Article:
Veterinary Care

Endemic Diseases and conditions on Roatan

As the climate here is hot and humid, a wonderful climate for viruses, parasites, and bacteria, the diseases are active not just in other animals, but they are transmissible in the soil as well. Therefore you cannot protect your pet by keeping it away from other animals. Vaccination and regular medication are the only way and unfortunately, even those methods are not 100% reliable so it is advised that you get a snap blood test at least once a year to check your pet's health.


 

Canine distemper

Canine distemper is caused by a very contagious virus. Puppies and dogs usually become infected through virus particles in the air or in the respiratory secretions of infected dogs. Infected dogs typically develop runny eyes, fever, a snotty nose, coughing, vomiting, diarrhea, seizures, and paralysis. It is often fatal.

 

Fortunately, there is an effective vaccine to protect your dog from this deadly disease. The canine distemper vaccine is considered a "core" vaccine and is recommended for every dog.
 

Canine parvovirus ("parvo")

Parvo is caused by a virus that is very contagious and attacks the gastrointestinal system, causing fever, vomiting, and severe, often bloody, diarrhea. Unprotected dogs basically die from diarrhea. It is spread by direct contact between dogs as well as by contaminated stool, surfaces, bowls, collars, leashes, equipment, and the hands and clothing of people. It can also survive in the soil for years, making the virus hard to kill. If the disease progresses too far before being treated, the treatment is expensive (>$1,000) and many dogs die from parvo despite or even because of the intensive treatment.

Fortunately, there is a vaccine for parvo. It is essential in Honduras that your dog is vaccinated against it.

 

Fungal infections and skin diseases

Fungal organisms in the soil can infect dogs when they eat or sniff contaminated soil. Dogs can also be infected through the skin, especially through a skin wound. 

In general, the fungus infects the body through the respiratory tract and causes fever, coughing, lethargy, and flu-like or pneumonia-like signs. If eaten, digestive problems (e.g., pain, diarrhea) can occur. Immunosuppressed dogs (dogs whose immune systems are weakened because of disease or certain medications) are much more likely to become infected with these fungi and develop a disease.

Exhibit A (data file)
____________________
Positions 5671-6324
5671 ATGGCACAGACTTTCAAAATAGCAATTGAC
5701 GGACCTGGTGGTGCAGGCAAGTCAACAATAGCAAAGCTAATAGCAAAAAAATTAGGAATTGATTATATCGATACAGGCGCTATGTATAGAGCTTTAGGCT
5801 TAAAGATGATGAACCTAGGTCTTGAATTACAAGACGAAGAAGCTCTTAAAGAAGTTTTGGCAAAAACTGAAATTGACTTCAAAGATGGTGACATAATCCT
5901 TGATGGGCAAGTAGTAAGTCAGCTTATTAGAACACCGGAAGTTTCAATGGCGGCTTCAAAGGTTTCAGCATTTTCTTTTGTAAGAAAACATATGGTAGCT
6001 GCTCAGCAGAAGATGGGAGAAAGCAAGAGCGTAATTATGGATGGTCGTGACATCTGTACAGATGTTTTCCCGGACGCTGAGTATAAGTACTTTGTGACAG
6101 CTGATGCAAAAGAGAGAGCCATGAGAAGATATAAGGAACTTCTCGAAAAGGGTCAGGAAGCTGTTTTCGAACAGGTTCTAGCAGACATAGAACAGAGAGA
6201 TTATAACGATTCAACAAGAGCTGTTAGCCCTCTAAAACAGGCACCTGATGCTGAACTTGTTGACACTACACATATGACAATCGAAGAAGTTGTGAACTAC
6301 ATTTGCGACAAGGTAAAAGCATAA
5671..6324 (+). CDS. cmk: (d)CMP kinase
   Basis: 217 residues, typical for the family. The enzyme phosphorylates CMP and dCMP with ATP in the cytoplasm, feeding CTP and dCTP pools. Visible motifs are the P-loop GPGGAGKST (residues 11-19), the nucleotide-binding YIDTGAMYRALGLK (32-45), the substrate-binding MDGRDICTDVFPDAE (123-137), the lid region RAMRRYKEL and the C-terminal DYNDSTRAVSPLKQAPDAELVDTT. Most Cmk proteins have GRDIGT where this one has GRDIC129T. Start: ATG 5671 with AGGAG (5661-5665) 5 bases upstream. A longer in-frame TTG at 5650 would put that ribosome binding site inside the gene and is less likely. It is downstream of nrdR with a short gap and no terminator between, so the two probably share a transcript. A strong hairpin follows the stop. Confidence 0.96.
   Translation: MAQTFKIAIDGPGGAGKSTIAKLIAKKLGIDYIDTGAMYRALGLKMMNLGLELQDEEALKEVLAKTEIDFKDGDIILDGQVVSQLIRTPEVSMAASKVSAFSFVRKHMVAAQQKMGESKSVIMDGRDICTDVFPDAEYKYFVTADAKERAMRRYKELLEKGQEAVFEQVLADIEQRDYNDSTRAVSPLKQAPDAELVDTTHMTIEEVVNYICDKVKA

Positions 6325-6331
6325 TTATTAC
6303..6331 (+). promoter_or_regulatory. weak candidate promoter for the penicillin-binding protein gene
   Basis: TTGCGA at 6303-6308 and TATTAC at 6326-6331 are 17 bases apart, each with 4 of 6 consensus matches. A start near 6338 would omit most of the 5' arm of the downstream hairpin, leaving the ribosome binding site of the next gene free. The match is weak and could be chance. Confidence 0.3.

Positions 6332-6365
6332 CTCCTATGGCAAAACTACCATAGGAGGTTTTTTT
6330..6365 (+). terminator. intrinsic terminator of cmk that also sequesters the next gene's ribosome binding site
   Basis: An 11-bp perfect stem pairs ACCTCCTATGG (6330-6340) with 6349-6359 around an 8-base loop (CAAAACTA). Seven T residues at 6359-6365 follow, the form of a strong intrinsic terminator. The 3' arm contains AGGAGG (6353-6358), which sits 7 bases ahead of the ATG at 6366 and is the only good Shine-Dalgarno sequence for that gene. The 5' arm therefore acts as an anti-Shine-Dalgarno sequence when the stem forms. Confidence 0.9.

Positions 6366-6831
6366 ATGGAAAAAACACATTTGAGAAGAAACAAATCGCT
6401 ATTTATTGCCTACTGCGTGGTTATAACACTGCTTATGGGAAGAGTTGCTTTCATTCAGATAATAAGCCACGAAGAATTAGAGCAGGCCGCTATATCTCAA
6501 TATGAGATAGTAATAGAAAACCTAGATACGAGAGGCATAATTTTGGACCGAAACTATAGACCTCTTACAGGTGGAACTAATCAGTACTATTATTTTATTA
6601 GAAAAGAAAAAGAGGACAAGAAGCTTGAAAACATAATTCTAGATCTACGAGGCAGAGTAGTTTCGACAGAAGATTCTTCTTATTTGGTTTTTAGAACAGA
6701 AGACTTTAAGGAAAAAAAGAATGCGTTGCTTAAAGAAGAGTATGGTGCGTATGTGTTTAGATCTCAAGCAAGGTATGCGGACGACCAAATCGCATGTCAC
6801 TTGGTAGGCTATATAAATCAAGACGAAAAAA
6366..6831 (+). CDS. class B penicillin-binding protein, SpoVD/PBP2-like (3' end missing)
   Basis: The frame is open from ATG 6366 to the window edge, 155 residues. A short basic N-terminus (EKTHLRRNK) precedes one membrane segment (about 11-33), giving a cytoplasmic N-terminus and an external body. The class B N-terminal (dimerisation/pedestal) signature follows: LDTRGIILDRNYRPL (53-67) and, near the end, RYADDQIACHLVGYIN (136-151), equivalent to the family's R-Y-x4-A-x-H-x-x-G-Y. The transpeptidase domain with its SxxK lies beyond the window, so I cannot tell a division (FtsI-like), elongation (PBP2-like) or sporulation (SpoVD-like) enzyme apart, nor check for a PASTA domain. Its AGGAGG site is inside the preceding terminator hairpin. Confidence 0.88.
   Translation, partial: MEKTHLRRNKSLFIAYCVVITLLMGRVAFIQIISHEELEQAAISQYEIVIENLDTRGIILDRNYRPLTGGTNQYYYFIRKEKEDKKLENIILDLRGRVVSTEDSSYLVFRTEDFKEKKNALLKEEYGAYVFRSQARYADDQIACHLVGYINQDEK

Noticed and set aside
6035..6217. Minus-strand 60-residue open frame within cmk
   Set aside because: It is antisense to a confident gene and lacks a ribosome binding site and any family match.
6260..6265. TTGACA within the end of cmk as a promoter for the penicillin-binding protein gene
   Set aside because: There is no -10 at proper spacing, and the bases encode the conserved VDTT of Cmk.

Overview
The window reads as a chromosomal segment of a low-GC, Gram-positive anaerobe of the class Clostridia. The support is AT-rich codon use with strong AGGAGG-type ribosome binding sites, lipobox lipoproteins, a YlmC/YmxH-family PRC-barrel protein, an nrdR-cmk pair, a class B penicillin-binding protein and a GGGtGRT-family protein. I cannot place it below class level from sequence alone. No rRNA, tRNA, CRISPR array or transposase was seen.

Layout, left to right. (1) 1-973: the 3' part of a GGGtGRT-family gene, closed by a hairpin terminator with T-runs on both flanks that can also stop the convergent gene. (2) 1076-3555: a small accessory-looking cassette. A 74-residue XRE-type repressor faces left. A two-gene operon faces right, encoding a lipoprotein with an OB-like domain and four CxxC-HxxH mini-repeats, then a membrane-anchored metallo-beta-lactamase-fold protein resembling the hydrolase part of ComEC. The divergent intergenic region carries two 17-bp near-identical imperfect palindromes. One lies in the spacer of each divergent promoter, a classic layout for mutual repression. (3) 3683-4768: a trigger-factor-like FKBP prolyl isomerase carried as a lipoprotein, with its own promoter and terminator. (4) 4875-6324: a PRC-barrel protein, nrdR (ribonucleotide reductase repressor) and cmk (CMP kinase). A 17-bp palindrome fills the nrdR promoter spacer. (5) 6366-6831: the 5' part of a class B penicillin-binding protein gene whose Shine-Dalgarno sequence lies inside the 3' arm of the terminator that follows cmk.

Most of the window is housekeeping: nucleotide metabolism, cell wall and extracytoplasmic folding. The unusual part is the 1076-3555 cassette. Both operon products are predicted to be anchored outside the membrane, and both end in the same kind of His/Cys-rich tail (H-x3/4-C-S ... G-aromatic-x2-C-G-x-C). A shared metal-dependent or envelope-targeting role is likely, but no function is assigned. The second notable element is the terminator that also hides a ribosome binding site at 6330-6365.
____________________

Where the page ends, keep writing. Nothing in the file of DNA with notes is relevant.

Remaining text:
Heartworm

Heartworms are spread by mosquitoes and can cause coughing, lethargy, difficulty breathing, heart disease, and death. Since we have year-round mosquitos and it is likely that most street dogs have heartworm, it is a safe bet to say that the majority of mosquitoes will be carriers if they have bitten other dogs first. Regular medication and checkups are necessary.

 

Heatstroke

Roatan is hot and humid year-round. In summer the temperatures can be unbearable for a dog with a thick coat or one that is unable to rid itself of excess heat. Make sure your dogs always have plenty of access to water. A lot of bars are dog friendly here and are used to people asking for water for their dogs.

 

Short-nosed breeds, such as pugs, Boston Terriers, boxers, bulldogs, etc. are more prone to heatstroke and breathing problems because they don't pant as effectively as breeds with normal-length noses.

 

Signs of heatstroke include excessive panting and drooling, anxiousness, weakness, abnormal gum color (darker red or even purple), collapse, and death.

 

Any dog showing signs of heatstroke should be immediately taken to a shaded area and cooled with cold, wet towels that are wrung out and rewetted every few minutes. Running cool water over the dog's body and quickly wiping it away (so the water absorbs the skin's heat and is immediately wiped away) can also help. Transport the dog to a veterinarian immediately, because heatstroke can rapidly become deadly. 

 

Injuries 

Again because of the heat, humidity, and the prevalence of bacteria and fungus, any scratch or injury must be taken seriously and treated appropriately. If possible deep bite wounds should be evaluated by a veterinarian in case stitching is required or a vein/artery has been cut. At a bare minimum, the area must be carefully cleaned and treated with medications.

 

Intestinal parasites

Parasites such as roundworms, hookworms, whipworms, and tapeworms lay eggs that are passed in the dog's stool and infect other dogs when they eat contaminated soil, lick contaminated fur or paws, or drink water that has been contaminated with the stool from infected dogs. Tapeworms are also spread when dogs eat fleas, lice, or rodents infected with tapeworms. These worms can cause malnutrition (because they steal nutrients as food is being digested) and diarrhea, and hookworms can cause blood loss. Regular checkups and monthly medication are necessary to prevent infection and start treatment if your pet is infected.

 

Adoption

Animal Rescue and giving your time and support to help

From fostering rescue dogs to donating money or your time, there are many ways to help out animals and volunteer in Roatan. There are several charities based on the island, such as Roatan Operation Animal Rescue (ROAR), ROAR focuses on spaying and neutering street dogs and cats and actively rehoming them where possible. ROAR is a US 501(c)(3) nonprofit & Honduran-registered NGO. They have a network of volunteers who help take a diseased-ridden and mistreated animal and turn it into a socialized pet ready for adoption. They hold many fundraising events around the year to help raise money to keep the operation going.

 

Roatan Operation Animal Rescue (ROAR)

info@roarescue.org